Those with Euros to buy may see tempting opportunities in the wake of thes recent lows by the end of the day, email me on firstname.lastname@example.org to discuss how to maximise any moves in your favour to a level you desire or require with a limit order.
Friday shocked markets with rates undergoing a continued slide in the afternoon for most major Sterling pairings. GBP/EUR almost hit 1.34 once more and GBP/USD is down to 1.52 in a very poor Friday afternoon for Sterling.
A couple of triggers contributed to this slide which benefitted Pound purchasers.
Mario Draghi, the head of the European Central Bank, gave the single currency a welcome boost by stating that further quantitative easing had not be decided on as of yet for the Eurozone. He had previousy spoke of further emergency stimulus as a necessity, so this sudden change of tone reversed much of the recent weakness in the Euro following the Volkswagen scandal last week. The resulting Euro strength was why GBP/EUR fell so sharply in the afternoon.
More generally, the Pound lost value due to the bullish remarks by head of the Federal Reserve Bank of America, Janet Yellen, about the near guarantee of an interest rate hike before Christmas in the US economy.
The timeline for when an economy will raise interest rates has arguably been the most important factor for a currency’s value since the 2007/8 financial crisis. Recently the UK has been more dovish about the prospect, with one of the members of the Bank of England publicly stating that cuts could be required rather than hikes to protect the UK economy against slowing global demand.
With a more positive view on short term hikes for the US over the UK, a large amount of Sterling holders moved into the USD. This caused GBP/USD to fall and the mass sell-off of Sterling caused weakness across the board on Friday.
This week has little data on offer to reverse this trend. In fact, the only data releases of importance today will be housing and private expenditure data for the US economy this afternoon. Two regularly strongperformers for the US economy, should these come in as expected these will cement positive views on Yellen’s comments last week and cause futher capital to flee Sterling and into the Dollar – causing further falls in most GBP currency pairings.
I strongly suggest that anyone with Euros or USD to buy should contact me on 01494 787 478 and ask the reception for Joshua for a free quote on your transfer, as well as tailored advice on your situation. Quote this article for commercial rates of exchange on your transfer to help make up for your recent losses on the currency market.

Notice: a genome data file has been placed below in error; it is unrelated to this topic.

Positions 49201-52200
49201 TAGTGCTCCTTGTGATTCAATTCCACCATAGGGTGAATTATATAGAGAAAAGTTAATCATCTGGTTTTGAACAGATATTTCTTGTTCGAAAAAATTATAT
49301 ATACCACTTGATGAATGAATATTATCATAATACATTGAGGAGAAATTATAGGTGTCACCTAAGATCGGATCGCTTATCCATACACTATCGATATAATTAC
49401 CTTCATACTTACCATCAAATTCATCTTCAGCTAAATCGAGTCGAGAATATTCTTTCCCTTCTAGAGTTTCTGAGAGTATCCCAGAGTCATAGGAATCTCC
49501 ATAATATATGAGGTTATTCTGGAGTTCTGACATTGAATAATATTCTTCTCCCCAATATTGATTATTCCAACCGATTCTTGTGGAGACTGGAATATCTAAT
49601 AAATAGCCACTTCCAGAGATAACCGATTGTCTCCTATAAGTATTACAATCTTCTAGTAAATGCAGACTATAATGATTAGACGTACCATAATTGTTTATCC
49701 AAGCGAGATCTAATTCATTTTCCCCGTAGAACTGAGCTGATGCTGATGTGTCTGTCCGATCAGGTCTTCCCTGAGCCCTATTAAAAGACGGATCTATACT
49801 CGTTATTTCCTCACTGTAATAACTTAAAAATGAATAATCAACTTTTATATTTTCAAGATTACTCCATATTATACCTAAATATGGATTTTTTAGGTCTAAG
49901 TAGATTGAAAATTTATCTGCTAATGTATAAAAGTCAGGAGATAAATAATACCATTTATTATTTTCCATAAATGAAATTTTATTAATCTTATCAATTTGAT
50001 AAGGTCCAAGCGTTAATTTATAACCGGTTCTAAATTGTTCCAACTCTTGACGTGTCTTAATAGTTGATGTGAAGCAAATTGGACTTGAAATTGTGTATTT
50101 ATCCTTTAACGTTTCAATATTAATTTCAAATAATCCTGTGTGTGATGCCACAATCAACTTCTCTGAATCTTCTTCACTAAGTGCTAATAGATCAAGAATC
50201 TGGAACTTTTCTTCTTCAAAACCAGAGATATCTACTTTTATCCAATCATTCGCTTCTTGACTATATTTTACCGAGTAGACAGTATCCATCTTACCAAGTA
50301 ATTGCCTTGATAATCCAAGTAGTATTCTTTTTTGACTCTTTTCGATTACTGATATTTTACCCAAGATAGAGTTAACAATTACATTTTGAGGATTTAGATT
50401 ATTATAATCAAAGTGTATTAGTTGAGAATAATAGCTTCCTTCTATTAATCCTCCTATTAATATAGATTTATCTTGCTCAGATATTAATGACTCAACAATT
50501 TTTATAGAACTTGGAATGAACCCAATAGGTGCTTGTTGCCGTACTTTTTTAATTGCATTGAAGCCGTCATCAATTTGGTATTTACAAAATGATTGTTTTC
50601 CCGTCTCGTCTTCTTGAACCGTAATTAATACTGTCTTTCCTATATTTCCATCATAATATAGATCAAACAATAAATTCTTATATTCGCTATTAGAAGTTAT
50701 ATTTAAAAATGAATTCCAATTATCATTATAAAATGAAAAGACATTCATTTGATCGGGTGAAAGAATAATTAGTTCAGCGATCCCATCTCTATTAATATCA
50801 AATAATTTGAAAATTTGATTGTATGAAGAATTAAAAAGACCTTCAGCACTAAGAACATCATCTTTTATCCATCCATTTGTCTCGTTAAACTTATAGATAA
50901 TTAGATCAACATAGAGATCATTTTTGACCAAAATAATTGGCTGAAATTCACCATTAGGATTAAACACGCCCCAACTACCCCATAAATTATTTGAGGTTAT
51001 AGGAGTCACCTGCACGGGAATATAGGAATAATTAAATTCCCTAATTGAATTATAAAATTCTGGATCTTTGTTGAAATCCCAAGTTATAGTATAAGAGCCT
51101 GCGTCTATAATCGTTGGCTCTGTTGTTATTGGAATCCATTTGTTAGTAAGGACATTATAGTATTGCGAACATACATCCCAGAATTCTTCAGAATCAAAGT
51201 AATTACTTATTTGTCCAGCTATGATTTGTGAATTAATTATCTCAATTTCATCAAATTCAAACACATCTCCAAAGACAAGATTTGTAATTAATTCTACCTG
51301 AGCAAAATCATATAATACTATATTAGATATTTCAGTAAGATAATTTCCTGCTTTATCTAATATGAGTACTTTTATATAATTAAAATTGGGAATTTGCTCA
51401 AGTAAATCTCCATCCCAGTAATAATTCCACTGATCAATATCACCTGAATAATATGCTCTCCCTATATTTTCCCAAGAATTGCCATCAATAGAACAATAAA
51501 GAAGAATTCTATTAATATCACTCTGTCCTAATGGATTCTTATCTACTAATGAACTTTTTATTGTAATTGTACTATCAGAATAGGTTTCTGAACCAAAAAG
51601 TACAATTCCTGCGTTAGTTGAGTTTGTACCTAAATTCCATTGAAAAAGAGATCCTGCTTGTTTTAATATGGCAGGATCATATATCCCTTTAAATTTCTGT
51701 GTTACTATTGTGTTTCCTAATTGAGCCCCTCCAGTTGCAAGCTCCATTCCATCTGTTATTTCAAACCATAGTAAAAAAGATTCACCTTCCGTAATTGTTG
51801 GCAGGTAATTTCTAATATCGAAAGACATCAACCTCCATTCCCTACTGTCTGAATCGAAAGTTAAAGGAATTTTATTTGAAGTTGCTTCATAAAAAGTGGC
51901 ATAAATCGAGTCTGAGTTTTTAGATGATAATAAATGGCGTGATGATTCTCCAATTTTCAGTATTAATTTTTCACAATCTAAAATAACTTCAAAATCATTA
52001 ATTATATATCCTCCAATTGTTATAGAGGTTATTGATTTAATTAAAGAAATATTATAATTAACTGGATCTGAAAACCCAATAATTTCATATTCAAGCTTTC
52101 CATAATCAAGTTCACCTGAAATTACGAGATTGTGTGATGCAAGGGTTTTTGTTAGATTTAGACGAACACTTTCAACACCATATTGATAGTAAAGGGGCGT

Euro sellers, email me directly on email@example.com to discuss a strategy on how to ride this recent wave in your favour further.
Sterling drops against all majors in a poor final weekly session for the Pound – Will this last? (Daniel Wright)
The Pound ended the week down against all majors in a week where very little economic data was actually released for the major economies.
In my opinion this is just a slight blip and presents a fantastic window of opportunity for anyone looking to sell Euros, Dollars, Australian Dollars, Canadian Dollars or any other major currency to buy Sterling.
Betting on interest rate hikes for the U.K has indeed been put back and yesterday BOE Governor Mark Carney did warn on a potential house price crash due to the buy to let market, but the economy is still performing pretty well compared to many others and with the rugby world cup currently giving the U.K economy a shot in the arm.
With this in mind I would expect retail sales figures to rise over the coming months and if the U.S do move forward with their rate hike in the next few months then speculation will be rife on the U.K following suit and Sterling may well get a boost from this.
My personal opinion on what to do in a market like this is to make good use of limit orders. A limit order is basically where you can place an order into the market to buy currency at a specific rate of exchange and should that level become achievable, even for a few seconds at any point (24 hours a day, 7 days a week) then your currency is bought out automatically for you.
The beauty of the order is that it can be cancelled or amended at any point as long as they have not been filled and there are no extra costs to use them.
If you feel that we could be of great use to you in terms of helping with an upcoming exchange or you would like more information on a limit order then you are more than welcome to contact me directly.
We welcome all new clients and can not only offer different contract types but we can also get extremely good rates of exchange.
All you need to do to get further information is to email me (Daniel Wright) on firstname.lastname@example.org and I will be more than happy to get in touch with your personally.
Do you find this site of use? If so then it makes sense to contact us to assist you with your currency exchange!
Here at Pound Sterling Forecast we have now spent over 5 years keeping readers fully up to date with market movements by giving timely, up to date and non biased market views and opinions.
All the writers on this site work for a currency brokerage with a turnover of half a billion pounds a year that has won numerous awards both for rates of exchange and customer service so we thought we would make you aware in case you didn’t know.
I have personally had nearly 5000 new clients get in touch with me through the site over the years and for anyone exchanging over £10,000 there has not been one that we have not been able to make a saving for, so if you are in the process of buying a property overseas, emigrating, buying a car or your company carries out large currency exchanges then it would be well worth you contacting me personally even if you feel you are currently getting a good deal through another broker as more often than not you can still do a lot better.
If you are using the bank then it is essential that you get in touch as it is very rare a banks exchange rate is anywhere near what we can offer as a company.
You can email me (Daniel Wright) the creator of this site personally on email@example.com or fill in the enquiry form on the right hand side of this page with a brief description of what you need to do along with a contact number and I will personally call you to discuss your requirements and let you know how I can assist you.